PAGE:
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Japan Country Report 2012

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Discovery Reports

TRI stretches boundaries with revolutionary rubber innovations

Discovery Reports

PUBLISHED : Wednesday, 24 October, 2012, 4:15pm
UPDATED : Thursday, 23 May, 2013, 4:35pm

Much like rubber, which has been its core product for more than 80 years, Tokai Rubber Industries (TRI) continues to be resilient, flexible and, most of all, revolutionary.

TRI pushes the limits of rubber applications from vehicle components to robotic parts, specialising in anti-vibration rubber and hoses, precision cleaning blades and a range of industrial materials. Such diversity has made TRI the partner of choice of companies from equally diverse industries including automotive, steel, machinery and information technology.

"Our strengths lie in our products and services," says TRI president Yoshiaki Nishimura. "Apart from offering competitive prices, we understand our markets and adapt to local requirements."

TRI has 27 manufacturing plants, with three in Indonesia and three in Thailand. Targeting to serve its growing Chinese customer base, it established joint ventures in Tianjin and Jiaxing for research and development (R&D), and in Shanghai for logistics. The company eyes a bigger presence in Vietnam, Indonesia, India and Thailand, where it plans to produce raw materials for export worldwide.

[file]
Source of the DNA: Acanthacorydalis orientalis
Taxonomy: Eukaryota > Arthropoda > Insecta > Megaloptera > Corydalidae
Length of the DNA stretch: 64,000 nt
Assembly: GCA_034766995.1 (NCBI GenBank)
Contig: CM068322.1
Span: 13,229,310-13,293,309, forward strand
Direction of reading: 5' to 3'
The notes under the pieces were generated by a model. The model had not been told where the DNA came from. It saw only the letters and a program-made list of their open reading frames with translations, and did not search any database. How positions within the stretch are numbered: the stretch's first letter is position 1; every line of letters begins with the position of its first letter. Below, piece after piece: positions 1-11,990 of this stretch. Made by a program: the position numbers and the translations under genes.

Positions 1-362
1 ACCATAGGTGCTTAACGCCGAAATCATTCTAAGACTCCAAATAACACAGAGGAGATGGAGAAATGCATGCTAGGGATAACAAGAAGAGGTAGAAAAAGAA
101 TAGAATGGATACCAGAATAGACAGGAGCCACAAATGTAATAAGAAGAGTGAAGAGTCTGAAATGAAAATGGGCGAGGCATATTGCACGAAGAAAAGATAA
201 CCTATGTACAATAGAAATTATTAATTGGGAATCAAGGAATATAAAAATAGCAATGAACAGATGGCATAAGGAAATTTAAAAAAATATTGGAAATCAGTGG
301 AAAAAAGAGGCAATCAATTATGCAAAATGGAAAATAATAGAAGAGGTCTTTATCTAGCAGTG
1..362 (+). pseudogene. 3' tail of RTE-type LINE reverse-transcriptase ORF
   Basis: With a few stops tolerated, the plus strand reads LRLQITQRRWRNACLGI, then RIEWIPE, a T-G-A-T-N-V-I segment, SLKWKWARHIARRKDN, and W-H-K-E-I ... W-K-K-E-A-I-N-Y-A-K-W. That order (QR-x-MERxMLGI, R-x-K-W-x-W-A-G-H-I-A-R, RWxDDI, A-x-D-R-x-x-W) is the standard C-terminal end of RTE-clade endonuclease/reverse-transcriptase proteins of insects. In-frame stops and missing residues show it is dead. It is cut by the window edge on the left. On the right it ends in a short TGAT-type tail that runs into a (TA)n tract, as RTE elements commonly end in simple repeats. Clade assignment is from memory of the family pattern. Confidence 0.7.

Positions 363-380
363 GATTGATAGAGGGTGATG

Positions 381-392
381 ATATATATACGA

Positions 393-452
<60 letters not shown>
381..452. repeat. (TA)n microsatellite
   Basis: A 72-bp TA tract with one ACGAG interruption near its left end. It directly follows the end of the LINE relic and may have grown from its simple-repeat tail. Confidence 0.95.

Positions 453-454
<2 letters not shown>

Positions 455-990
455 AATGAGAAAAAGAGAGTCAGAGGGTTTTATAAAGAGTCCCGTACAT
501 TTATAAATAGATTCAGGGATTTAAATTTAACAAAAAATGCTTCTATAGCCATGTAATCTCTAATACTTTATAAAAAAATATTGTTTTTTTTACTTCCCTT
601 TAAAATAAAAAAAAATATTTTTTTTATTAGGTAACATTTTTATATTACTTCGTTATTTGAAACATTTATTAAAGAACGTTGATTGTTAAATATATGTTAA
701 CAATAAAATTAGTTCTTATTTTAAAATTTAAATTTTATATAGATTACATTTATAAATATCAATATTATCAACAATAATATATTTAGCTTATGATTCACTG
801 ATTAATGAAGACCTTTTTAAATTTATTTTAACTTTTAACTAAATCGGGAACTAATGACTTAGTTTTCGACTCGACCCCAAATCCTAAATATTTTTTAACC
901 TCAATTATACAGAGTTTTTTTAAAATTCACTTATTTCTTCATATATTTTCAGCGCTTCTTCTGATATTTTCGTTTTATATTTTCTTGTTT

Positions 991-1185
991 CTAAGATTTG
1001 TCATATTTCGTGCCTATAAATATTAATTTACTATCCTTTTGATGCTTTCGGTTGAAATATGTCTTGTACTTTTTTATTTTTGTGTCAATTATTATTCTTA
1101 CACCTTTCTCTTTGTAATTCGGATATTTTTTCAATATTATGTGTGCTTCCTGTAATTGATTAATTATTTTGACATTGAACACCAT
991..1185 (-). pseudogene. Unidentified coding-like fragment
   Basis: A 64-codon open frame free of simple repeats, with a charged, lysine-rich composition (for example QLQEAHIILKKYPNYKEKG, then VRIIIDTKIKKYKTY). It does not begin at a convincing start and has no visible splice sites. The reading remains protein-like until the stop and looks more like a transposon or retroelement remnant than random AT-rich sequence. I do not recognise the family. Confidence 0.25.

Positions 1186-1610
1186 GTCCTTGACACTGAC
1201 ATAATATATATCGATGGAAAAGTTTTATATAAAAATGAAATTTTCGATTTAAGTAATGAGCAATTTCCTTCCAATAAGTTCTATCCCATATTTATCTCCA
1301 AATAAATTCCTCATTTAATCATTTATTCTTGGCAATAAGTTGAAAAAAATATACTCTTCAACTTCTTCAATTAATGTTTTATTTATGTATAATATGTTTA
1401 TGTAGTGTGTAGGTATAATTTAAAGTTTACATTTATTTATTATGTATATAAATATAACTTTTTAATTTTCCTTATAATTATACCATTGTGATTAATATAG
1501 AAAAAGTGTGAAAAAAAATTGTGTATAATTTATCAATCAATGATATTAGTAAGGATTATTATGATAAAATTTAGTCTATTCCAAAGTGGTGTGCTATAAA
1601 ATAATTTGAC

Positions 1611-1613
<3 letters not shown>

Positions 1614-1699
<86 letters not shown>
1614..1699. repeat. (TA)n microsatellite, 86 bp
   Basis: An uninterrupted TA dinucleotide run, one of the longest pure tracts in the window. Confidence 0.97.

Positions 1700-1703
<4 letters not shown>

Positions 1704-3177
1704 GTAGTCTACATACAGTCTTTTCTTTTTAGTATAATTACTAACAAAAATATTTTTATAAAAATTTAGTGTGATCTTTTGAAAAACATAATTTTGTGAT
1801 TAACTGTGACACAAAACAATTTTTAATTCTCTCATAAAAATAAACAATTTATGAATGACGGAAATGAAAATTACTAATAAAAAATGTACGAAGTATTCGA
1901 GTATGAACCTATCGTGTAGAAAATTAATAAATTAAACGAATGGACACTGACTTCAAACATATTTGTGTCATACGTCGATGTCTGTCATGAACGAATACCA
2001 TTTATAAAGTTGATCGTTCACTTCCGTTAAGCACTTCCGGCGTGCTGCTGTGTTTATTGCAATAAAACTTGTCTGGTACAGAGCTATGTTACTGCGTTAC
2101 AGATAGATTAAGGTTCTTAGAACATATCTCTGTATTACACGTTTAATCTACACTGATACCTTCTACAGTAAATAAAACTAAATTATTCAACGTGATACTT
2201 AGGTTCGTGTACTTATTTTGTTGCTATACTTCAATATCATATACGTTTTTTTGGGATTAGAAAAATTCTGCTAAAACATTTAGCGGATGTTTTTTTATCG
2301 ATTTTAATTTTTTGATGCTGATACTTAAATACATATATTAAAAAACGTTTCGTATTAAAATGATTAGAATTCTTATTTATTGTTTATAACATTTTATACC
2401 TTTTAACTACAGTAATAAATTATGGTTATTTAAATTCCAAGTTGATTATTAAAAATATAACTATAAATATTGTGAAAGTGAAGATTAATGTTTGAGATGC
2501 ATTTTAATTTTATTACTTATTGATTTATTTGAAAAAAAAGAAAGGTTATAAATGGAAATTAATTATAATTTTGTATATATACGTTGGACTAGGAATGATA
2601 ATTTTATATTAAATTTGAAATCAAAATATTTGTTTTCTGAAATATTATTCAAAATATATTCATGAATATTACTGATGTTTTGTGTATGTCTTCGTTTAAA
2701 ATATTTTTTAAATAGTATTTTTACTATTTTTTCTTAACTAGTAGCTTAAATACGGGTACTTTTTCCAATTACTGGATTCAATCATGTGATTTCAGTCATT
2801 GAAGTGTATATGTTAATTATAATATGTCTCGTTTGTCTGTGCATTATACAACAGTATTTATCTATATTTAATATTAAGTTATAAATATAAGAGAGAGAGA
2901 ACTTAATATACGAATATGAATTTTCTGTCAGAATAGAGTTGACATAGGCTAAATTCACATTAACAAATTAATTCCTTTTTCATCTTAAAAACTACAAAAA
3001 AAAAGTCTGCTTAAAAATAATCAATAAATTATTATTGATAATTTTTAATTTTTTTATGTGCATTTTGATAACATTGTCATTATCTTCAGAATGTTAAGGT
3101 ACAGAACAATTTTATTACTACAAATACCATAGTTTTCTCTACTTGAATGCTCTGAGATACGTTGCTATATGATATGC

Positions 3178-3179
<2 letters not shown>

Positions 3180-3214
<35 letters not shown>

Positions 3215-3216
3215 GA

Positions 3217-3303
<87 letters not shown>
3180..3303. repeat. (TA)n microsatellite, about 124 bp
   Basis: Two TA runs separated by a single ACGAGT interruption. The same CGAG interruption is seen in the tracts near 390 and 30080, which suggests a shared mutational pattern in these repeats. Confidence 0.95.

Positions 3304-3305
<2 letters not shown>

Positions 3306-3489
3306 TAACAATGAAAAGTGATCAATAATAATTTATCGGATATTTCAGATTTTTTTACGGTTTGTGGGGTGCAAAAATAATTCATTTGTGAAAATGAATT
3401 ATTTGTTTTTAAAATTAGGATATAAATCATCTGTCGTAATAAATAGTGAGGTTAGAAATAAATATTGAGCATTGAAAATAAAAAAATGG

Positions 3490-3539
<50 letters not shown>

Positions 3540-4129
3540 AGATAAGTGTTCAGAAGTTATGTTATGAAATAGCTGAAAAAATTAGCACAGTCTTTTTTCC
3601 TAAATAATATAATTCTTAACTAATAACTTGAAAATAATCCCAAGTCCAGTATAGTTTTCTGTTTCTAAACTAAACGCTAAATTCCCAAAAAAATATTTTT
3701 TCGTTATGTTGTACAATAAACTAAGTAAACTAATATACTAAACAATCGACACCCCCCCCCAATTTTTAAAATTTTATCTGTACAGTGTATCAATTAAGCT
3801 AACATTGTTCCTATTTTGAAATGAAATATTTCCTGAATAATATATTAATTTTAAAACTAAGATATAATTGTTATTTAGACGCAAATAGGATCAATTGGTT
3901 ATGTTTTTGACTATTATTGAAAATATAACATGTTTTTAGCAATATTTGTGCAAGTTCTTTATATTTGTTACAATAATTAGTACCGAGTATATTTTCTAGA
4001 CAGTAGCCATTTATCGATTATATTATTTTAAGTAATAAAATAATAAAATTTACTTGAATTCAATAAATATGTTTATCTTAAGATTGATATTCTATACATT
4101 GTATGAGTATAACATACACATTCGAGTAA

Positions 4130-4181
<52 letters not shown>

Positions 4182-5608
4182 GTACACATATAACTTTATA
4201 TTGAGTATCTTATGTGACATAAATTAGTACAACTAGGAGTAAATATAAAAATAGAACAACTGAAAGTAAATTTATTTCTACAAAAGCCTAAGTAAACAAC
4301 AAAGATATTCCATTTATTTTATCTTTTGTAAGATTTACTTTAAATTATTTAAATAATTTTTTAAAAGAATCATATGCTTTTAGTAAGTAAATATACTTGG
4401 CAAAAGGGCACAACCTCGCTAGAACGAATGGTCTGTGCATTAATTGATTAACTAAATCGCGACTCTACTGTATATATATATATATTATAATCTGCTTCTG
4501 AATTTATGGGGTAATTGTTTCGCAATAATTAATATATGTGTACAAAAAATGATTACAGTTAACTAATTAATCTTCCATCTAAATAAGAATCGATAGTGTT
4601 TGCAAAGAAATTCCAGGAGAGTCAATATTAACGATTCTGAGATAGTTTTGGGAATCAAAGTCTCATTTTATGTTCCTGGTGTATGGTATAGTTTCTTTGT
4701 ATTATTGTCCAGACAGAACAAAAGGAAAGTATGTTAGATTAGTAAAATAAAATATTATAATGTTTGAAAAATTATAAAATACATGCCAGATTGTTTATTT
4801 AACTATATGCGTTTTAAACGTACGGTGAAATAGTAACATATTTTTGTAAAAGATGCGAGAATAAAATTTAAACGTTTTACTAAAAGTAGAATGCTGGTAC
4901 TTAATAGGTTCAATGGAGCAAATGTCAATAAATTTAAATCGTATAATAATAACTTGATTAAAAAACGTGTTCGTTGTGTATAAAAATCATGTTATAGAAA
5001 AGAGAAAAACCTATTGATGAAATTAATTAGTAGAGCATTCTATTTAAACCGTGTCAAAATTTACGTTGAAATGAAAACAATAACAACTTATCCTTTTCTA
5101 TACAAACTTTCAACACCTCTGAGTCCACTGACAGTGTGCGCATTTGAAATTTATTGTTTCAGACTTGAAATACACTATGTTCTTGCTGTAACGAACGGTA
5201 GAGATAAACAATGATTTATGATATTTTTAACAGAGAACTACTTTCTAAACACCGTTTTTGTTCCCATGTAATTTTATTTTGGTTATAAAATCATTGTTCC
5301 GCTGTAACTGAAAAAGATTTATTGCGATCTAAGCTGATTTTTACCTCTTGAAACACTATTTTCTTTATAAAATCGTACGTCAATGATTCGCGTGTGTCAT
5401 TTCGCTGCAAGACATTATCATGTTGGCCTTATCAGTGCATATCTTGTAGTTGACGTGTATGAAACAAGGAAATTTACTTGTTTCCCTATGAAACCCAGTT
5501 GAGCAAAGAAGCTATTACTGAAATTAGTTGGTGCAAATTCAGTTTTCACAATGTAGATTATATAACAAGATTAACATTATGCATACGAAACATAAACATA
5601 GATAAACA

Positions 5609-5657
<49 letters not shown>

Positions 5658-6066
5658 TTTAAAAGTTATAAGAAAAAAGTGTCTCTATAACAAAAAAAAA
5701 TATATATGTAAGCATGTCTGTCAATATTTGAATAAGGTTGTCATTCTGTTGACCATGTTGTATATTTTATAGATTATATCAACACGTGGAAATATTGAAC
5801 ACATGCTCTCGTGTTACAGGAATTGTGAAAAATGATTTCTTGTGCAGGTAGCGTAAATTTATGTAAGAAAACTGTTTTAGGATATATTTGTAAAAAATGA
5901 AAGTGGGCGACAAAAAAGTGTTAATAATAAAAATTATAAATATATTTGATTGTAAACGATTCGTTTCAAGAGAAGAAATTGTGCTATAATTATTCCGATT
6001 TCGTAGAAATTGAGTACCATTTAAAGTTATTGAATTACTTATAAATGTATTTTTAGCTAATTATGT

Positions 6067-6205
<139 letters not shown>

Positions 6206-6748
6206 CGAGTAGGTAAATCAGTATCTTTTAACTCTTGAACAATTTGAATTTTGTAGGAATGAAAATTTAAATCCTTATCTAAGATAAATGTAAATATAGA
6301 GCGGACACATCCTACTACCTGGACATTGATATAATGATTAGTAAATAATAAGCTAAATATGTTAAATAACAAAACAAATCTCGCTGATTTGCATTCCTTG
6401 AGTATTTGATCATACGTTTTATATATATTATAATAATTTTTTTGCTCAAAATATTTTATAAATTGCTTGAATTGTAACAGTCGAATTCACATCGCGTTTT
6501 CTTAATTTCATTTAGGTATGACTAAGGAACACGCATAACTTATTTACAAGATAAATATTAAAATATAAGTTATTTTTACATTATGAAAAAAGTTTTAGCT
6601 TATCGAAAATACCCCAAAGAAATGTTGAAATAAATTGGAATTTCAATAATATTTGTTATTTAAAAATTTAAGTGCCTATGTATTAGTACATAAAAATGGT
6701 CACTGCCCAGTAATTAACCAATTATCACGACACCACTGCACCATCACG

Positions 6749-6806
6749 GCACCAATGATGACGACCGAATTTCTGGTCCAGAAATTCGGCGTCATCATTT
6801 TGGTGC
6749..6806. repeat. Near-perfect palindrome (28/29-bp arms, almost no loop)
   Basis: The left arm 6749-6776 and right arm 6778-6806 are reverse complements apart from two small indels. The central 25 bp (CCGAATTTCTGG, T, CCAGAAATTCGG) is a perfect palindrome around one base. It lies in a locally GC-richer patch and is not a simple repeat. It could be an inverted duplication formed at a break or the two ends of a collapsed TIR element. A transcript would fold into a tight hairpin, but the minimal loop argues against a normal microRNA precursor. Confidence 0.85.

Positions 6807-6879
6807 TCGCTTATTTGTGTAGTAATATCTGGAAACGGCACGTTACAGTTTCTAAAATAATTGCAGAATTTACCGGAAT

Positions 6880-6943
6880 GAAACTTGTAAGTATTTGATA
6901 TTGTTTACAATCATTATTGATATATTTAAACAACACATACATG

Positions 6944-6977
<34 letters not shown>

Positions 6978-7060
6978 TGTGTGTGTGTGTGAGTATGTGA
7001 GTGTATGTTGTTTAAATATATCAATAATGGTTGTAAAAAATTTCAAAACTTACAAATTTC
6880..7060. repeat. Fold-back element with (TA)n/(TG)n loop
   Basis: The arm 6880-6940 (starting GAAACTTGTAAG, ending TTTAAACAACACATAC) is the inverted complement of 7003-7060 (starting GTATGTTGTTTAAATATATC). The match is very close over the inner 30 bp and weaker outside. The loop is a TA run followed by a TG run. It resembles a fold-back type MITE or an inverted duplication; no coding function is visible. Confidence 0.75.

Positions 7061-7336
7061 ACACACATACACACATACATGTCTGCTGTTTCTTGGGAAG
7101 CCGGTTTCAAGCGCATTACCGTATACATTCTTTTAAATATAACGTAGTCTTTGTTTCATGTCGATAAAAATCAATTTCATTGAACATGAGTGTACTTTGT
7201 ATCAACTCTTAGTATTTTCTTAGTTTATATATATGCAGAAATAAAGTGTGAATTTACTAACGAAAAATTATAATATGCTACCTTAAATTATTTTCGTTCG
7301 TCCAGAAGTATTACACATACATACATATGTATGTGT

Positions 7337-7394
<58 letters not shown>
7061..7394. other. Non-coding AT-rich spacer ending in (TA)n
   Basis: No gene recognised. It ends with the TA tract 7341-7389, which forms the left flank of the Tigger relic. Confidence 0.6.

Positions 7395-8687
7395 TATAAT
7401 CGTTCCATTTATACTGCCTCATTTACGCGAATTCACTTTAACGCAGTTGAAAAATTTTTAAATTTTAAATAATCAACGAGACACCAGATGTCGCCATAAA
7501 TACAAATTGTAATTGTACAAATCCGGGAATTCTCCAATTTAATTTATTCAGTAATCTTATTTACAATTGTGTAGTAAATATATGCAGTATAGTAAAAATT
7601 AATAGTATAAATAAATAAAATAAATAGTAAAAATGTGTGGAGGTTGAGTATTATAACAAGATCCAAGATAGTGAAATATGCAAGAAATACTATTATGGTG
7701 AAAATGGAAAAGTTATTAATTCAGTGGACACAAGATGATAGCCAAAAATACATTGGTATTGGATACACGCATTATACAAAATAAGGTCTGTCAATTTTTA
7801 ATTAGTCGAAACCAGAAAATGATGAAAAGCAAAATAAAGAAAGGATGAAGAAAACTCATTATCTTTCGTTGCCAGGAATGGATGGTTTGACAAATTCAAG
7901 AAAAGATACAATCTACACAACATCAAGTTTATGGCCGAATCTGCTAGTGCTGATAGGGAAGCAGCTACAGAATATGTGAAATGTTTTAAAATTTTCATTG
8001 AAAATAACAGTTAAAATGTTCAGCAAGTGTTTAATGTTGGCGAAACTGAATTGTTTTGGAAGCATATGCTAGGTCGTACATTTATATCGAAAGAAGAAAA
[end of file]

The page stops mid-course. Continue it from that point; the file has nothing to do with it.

"Our capability to co-ordinate a global supply chain and sales force reinforces our competitiveness and commitment to our customers," Nishimura says. "Asia is a key driver of growth where we plan to cultivate our strategy and be a strong market leader."

TRI's commitment is also reflected in its continuous R&D and pursuit of new growth areas. This is best illustrated by RIBA (Robot for Interactive Body Assistance), which the company developed together with Japanese natural sciences research institute RIKEN.

Hailed as the next-generation care-giving robot, RIBA is designed to gently and safely lift up and set down patients to and from a bed or wheelchair in nursing homes.

Its strong human-like arms and tactile guidance methods use high-precision smart rubber sensors and a self-sensing actuator. These are made possible through TRI's material and structural design technologies combined with RIKEN's control, sensor and information processing.

TRI believes that RIBA has great potential in the medical sector, particularly in ageing populations such as Japan and China. It has also launched other products including anti-vibration rubbers that protect buildings from earthquakes, and rubber film coatings that insulate a room from heat.

The company is fine-tuning its supply and sales strategies, and welcomes overseas partners that are interested in bringing the technologies to their home markets.

"We are pioneering and technologically driven," Nishimura says. "We continue to seek technologies and partners that can enter new industries with us."

Tokai Rubber Industries
http://www.tokai.co.jp/english/index.html